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How to write a crypto white paper?

How to write a crypto white paper?

What is a white paper?

Before explaining what a cryptocurrency white paper is, we need to explain the meaning of white papers in general. Business-oriented individuals will come across this term at certain points in their careers, especially if they are dealing with technologies.  

The white paper concept became a frequent term within the crypto industry. For example, investors became accustomed to reading white papers before investing in a particular crypto project. For many crypto ventures, a white paper became a significant part of their launch process, along with new crypto regulations that emphasise the need to create such documents. 

Simply put, a white paper presents a report that explains a certain topic or issue to its target audience. Depending on what it is about, it assumes the role of an educational tool for its readers. White papers are used by a wide array of entities such as start-ups, government agencies and non-profit organisations. 

White papers are not a new thing; they have been around for approximately 100 years. In the past, white papers were tied to government agencies that informed the public about their decisions.  

If you wonder why they are called white, there is a simple explanation. The British government referred to them as white indicating that such documents are available for public access. 

Since then, white papers have been widely adopted for commercial usage to lay down technical specifics and inform potential customers of their purpose, and intentions to resolve pain points associated with a particular industry. 

What is a crypto white paper?

A cryptocurrency white paper presents a document that sums up all the key information on a blockchain-based or cryptocurrency project. Generally speaking, it includes a set of prescribed elements such as the crypto project’s main objectives, products, services, used technology, parameters that give a cryptocurrency its economic value, and information about the team behind the project. 

If you want to find out how crypto start-ups acquire early-stage investments, why not read this article: 'Early-Stage Investments in Crypto Start-Ups: What are Venture Capitalists Looking For?'.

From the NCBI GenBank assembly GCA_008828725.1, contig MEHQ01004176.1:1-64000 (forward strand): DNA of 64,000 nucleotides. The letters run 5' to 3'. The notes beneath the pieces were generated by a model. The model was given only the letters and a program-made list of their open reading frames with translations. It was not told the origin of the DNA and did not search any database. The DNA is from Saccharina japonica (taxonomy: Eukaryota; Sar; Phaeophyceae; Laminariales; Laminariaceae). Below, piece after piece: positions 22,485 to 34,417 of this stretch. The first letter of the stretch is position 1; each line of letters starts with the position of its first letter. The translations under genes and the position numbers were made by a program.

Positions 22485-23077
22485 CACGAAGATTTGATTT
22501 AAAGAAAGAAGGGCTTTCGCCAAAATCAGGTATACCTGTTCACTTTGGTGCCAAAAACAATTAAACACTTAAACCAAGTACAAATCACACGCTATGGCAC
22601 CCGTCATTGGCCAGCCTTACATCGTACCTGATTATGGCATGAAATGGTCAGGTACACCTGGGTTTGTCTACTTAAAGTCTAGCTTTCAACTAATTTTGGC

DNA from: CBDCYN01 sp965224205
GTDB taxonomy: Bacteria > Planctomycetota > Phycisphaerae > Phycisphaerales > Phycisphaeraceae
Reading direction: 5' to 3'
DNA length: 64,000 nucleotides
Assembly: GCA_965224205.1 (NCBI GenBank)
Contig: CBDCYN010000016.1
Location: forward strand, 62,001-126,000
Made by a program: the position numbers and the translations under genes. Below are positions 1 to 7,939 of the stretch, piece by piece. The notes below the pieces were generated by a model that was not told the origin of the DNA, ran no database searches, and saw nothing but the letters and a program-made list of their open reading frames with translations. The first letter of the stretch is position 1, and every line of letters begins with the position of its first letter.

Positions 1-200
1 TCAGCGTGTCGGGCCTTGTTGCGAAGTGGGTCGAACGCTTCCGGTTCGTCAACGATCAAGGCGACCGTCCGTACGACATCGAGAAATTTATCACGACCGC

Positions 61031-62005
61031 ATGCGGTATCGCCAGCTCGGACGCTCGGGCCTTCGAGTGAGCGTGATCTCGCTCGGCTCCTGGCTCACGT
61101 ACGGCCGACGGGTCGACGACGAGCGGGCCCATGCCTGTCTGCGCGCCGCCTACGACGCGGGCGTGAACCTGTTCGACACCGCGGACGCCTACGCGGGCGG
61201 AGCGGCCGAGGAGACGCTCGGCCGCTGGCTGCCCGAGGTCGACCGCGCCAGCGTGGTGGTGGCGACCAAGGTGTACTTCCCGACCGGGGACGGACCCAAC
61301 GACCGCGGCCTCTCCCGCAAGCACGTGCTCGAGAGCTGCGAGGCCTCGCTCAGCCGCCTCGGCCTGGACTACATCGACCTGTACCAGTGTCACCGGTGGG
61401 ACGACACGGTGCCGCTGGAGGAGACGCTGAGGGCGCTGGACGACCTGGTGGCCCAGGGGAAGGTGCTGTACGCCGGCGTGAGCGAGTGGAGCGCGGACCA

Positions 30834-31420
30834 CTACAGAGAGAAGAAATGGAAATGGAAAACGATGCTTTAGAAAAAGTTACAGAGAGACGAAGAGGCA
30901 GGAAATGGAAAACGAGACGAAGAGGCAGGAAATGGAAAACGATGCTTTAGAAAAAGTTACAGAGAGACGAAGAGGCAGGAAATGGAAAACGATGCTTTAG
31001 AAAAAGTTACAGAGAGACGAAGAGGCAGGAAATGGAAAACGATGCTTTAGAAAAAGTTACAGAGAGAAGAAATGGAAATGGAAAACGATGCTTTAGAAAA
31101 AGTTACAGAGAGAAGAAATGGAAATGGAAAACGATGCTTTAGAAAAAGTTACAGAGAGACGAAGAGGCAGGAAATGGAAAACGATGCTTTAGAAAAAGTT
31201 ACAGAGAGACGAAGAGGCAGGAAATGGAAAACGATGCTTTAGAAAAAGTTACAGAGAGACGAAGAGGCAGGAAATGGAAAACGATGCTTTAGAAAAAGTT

A crypto white paper assumes the role of an introduction to crypto projects as well as evidence of the projects’ credibility. It typically contains all relevant technical, financial, and commercial information.  

While some white papers are oriented towards raising capital, many of them are used to simply pass information to the crypto community. The first use of a white paper within the crypto space was to announce a new project and inform the community.

What is the purpose of writing white papers?

Essentially, a white paper either introduces, explains or justifies a new idea or technological solution. While reading the document, the reader should be able to get a general picture of the idea or solution, and understand its basics and technical aspects. 

Readers should be able to get a grasp on how a new solution works and which processes are involved. Furthermore, it should break down the whole concept into parts, explain them, and make the reader understand how they work as a whole. 

When it comes to blockchain projects, justifying a novel idea or solution is a key aspect of the white paper. Blockchain-related white papers frequently explain the reasons for the new technical solution that is being launched and the economical standing of the token they are issuing. 

For example, if you want to raise funds for your crypto start-up, you need to justify the mere existence of your project, the token you are issuing to raise funds, marketplace considerations and why is it such a good solution. If you want potential investors to give you much-needed funds, it must be rationalised and explained. It is as simple as that.

Why is a white paper important?

Many crypto projects utilise white papers as a marketing tool, but it also mirrors the tone of academic papers. White paper writing frequently comes down to a formal message presented in clear and concise language. By doing so, businesses show respect to their audience. A reader needs to take on a logical approach to gain a deep understanding of relevant information and technical details.